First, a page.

Surprising Benefits of Sleep You Didn’t Know
While we all know that nothing feels better than a full night of sleep, new scientific evidence says the time you spend on your mattress could be the most important thing you do for your health. The burgeoning field of sleep science is a billion dollar industry, and with that comes important studies into how our bodies respond to sleep.
Here’s what we know: sleep has steep benefits, some are fairly self evident (when you sleep more, your brain is sharper), while others are surprising (sleep curbs inflammation). We took a deep dive into recent sleep studies to give you the low-down on the science of what actually happens when you sleep.
Sleep Aids the Brain
When you get into deep REM sleep, your brain is able to secrete hormones that aid in memory retention, specifically dopamine and melatonin. Melatonin regulates sleep and allows for deep REM cycles, while Dopamine is a neural transmitter which allows for your brain to make quicker connections. These connections are vital in the process of learning and memory. If you’re feeling foggy and out of it after a sleepless night, it isn’t just a trick of your mind, there are actual physiological reactions happening on a cellular level.
“What we found is that in young, healthy adults, the deep-sleep brain waves are perfectly synchronized in time and that synchronization helps you essentially hit the ‘save button’ on your memories,” said Matthew Walker, a sleep scientist and author of a new study focused on memory and sleep.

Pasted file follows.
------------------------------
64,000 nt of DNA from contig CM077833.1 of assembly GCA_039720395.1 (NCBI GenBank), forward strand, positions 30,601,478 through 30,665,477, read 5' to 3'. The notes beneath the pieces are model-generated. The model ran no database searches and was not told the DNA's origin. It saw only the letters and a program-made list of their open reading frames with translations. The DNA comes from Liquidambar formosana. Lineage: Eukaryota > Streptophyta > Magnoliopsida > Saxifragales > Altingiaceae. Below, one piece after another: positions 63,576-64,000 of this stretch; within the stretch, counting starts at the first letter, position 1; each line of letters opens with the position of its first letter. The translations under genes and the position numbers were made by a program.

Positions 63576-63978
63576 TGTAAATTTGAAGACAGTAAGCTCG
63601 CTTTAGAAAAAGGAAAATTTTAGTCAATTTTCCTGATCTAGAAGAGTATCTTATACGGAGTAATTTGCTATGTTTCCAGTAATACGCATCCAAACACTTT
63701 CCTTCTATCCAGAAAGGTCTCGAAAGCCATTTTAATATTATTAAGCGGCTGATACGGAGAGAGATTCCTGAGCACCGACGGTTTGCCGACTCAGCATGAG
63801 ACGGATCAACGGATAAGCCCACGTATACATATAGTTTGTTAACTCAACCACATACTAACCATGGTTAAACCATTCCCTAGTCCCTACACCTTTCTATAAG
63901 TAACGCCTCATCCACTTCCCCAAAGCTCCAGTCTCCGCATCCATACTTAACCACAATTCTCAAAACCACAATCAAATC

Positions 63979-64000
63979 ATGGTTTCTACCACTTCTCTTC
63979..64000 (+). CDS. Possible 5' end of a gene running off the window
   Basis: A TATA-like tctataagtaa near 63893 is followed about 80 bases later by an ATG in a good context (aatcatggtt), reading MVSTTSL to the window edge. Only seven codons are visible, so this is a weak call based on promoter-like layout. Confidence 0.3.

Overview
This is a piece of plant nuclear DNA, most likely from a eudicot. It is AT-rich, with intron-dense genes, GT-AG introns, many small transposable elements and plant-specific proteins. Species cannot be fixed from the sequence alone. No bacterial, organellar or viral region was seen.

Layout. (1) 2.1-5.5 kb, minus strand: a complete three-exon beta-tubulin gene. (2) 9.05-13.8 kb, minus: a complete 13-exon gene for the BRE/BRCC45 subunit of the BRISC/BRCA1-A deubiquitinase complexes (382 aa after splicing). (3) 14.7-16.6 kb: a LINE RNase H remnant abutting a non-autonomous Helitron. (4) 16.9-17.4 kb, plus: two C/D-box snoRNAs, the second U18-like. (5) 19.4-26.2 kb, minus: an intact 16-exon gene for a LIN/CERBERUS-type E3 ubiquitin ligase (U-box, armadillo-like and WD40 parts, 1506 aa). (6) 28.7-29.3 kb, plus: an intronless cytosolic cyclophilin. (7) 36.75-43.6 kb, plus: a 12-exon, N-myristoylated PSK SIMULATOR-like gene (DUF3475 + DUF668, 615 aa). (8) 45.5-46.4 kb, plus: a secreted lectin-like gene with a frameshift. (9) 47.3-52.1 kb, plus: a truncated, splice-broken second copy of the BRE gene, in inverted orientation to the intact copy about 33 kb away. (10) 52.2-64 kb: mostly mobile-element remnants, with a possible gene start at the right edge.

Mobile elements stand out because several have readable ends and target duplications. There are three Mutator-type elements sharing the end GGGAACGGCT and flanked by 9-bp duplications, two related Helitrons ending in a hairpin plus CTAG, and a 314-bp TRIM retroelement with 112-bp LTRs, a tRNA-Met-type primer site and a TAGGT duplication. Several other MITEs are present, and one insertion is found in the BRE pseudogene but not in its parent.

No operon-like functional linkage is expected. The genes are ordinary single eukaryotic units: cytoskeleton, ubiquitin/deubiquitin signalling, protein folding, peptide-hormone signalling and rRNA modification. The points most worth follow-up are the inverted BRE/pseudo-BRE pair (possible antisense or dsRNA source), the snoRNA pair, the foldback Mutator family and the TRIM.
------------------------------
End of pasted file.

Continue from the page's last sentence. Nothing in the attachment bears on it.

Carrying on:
Unfortunately, these synchronizations become harder to achieve as we age, which makes finding time and a good mattress vitally important to our mental health as we age. The results are in: more sleep can lead to less neurological problems later in life.
Sleep is Good for your Skin
It’s not just an old wives’ tale, sleeping more at night will give you better skin in the morning. One surprising study finds that people who sleep a full eight hours, actually deal with illness and inflammation better than people who do not. When we lose sleep, we build up an excess of cortisol, a stress hormone that is tied to inflammation.
“Studies have shown sleep deprivation could cause your skin to age faster. A good night’s sleep can aid good skin health because when you’re sleep-deprived, your body makes more cortisol,” says UK sleep scientist and author Hope Bastine. “Increased levels of cortisol can lead to heightened stress and inflammation in the body, harming your skin’s quality.”
Melatonin helps resolve excess levels of cortisol, flushing the harmful hormone from your body, leaving you feeling dewy – instead of puffy – after a good night’s sleep.
Sleep Makes You Live Longer
Perhaps the biggest reason to sleep more is that it will extend your life. There is heavy evidence to suggest that less than six hours of sleep can drastically shorten your lifespan.
A recent study (2010) of women ages 50 to 79 showed that more deaths occurred in women who got less than five hours of sleep per night.
“Many things that we take for granted are affected by sleep,” says Raymonde Jean, MD, director of sleep medicine and associate director of critical care at St. Luke’s-Roosevelt Hospital Center in New York. “If you sleep better, you can certainly live better. It’s pretty clear.”
With all the new information coming out about sleep health, it’s self-evident that a full night’s sleep on a good mattress is just about the best thing you can do for your body. Make sure that you’re not taking any chances. Sleep well, your life may depend on it.
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